With 3,894 units sold (as of February 2017) and 193 models across 77 brands reshafted, the potential of this shaft is apparent. Even amateurs can use this shaft and drive like a pro. NEXGEN E.I.F. is a next-generation product that completely overturns the conventional notion of shafts.
Driving the ball farther requires making the head heavier or the club longer. But this creates a dilemma—it makes the club harder to handle and makes driving the ball harder for people who are having problems with driving distance. E.I.F. is the solution to that dilemma. Supportive of increases in head weight and club length, the shaft allows the club to respond in a way that matches the golfer’s swing tempo. To design a shaft that supports weight and length, we decided to leave the area where conventional kick points are located stiff. By itself, however, this is no different than typical stiff shafts. We therefore added an ultra-high kick point that allows even people who lack power to swing the club. Of course, other sections of the shaft are stiff, so the club can also be used by people who do have power.
Potential energy is stored at the top of the swing, then the energy of the club is released all at once in the direction of impact. The driving club head transfers a maximum of energy to the ball, delivering a solid, high trajectory.
Because the shaft does the work with E.I.F., golfers can enjoy nice, comfortable drives without going all in on their swings. The easier motion places less strain on the body and creates a clean swing with a consistent tempo. This results in an average head speed of two meters per second and a straight drive that is 20 yards longer (individual results may vary).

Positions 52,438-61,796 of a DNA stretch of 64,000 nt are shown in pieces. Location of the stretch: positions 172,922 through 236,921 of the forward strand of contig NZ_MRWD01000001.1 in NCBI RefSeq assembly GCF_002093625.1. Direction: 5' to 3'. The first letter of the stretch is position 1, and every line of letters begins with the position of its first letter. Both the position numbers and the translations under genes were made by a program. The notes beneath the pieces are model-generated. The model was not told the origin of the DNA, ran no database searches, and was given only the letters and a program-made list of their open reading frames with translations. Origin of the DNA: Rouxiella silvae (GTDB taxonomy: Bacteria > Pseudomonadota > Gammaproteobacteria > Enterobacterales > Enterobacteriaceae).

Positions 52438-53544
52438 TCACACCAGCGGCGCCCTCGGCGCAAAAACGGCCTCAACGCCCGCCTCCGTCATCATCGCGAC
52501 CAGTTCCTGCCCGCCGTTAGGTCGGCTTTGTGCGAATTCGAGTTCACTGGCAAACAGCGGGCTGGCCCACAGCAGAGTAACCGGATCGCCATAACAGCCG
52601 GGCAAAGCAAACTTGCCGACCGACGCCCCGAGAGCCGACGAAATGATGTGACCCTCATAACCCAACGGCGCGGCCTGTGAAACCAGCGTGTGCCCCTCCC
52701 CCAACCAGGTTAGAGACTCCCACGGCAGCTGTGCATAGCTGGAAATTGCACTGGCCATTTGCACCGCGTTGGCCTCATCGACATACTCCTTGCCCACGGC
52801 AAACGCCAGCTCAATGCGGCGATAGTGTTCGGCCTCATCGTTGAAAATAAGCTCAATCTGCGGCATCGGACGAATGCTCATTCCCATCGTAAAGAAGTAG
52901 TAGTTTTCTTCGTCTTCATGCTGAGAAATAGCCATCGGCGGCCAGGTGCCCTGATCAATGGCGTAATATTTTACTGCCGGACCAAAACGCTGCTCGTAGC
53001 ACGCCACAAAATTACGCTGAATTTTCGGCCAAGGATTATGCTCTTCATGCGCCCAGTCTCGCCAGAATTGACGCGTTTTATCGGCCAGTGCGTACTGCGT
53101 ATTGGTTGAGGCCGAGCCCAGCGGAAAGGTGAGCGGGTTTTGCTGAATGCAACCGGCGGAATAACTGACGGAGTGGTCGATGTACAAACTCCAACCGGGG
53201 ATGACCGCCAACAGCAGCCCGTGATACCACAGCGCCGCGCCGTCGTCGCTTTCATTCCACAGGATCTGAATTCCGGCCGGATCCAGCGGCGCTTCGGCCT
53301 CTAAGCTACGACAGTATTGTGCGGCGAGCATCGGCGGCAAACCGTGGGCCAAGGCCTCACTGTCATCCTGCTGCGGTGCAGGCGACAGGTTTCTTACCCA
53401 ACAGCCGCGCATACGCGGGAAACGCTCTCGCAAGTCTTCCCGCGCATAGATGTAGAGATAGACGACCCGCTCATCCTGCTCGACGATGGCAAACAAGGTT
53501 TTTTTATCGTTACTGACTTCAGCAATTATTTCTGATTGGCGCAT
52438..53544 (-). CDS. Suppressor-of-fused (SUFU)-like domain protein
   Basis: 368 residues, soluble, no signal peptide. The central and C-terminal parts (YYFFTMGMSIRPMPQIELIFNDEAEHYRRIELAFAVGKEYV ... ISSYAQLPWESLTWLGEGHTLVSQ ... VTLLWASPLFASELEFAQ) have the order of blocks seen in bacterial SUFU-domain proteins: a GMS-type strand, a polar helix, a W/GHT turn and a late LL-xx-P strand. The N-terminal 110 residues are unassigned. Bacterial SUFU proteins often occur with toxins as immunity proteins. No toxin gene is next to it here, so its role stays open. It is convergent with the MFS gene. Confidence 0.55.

The ultra-high kick point creates potential energy at the start of the downswing, storing the club’s energy.
The stored power is released all at once.
Increased stiffness compared to conventional shafts launches the club head and prevents slicing due to a late swing.
Increased stiffness compared to conventional shafts makes it easier to strike the ball with a good follow-through.
Typically, a shaft’s kick point is located around 400 millimeters from the shaft tip, within a span of a little over one centimeter. These kick points are referred to as “low-kick,” “medium-kick,” and “high-kick.” However, E.I.F. shafts are designed with an “ultra-high” kick point that enables amateurs to utilize the full deflection of the shaft in their swings.
[ Flexibility Curve of an E.I.F. Shaft ]
|Age||Head Speed||Head Weight||Club Length||Grip Weight||Total Weight||Swing Weight|
|24 – 92||29 – 55 m/s||169.7 – 207.3 g||45 – 49 in.||25 – 50 g||257 – 309 g||D2 – E5.5|
This is data of people who have ordered E.I.F. shafts. For drivers alone, we have reshafted a great variety of clubs—193 different models. A single type of shaft supporting this many models would be unheard of with conventional shafts.
|Person with Fast Head Speed||Person with Slow Head Speed|
|Reshaft Examples||Mr. I from Fukuoka (age 54)||Mr. F from Ibaraki (age 80)|
|Head Speed||49 m/s||35 m/s|
|Head Used (Loft Angle)||Athlete Model (8.5°)||Average Model ( 10.5°)|
|Head Weight||203.1 g||189.6 g|
|Club Length||45.5 in. + 1 mm||47.25 in. – 1 mm|
|Grip Weight||45 g||40 g|
|Total Weight||304.5 g||287.8 g|
Flex is typically used to rate how easy a club is to swing and use. But the flex ratings specified by manufacturers only indicate the stiffness of the shaft itself. The true usability of a club is determined by several factors—including the way in which the head, shaft, and grip are fit together—so it cannot be understood through the conventional flex ratings.
While E.I.F. shafts do flex, we don’t specify a rating for them because they don’t conform to the traditional concept of flex: the area near the grip is more flexible than R flex, but the center portion of the shaft is stiffer than X flex (refer to the graph above).
Every shaft ordered is adjusted by the developer in units of 1 mm and 0.6 g so that even amateur golfers can feel the subtle differences swing weight makes on their trajectories. Details of all the adjustments made thus far are recorded in the developer’s notes.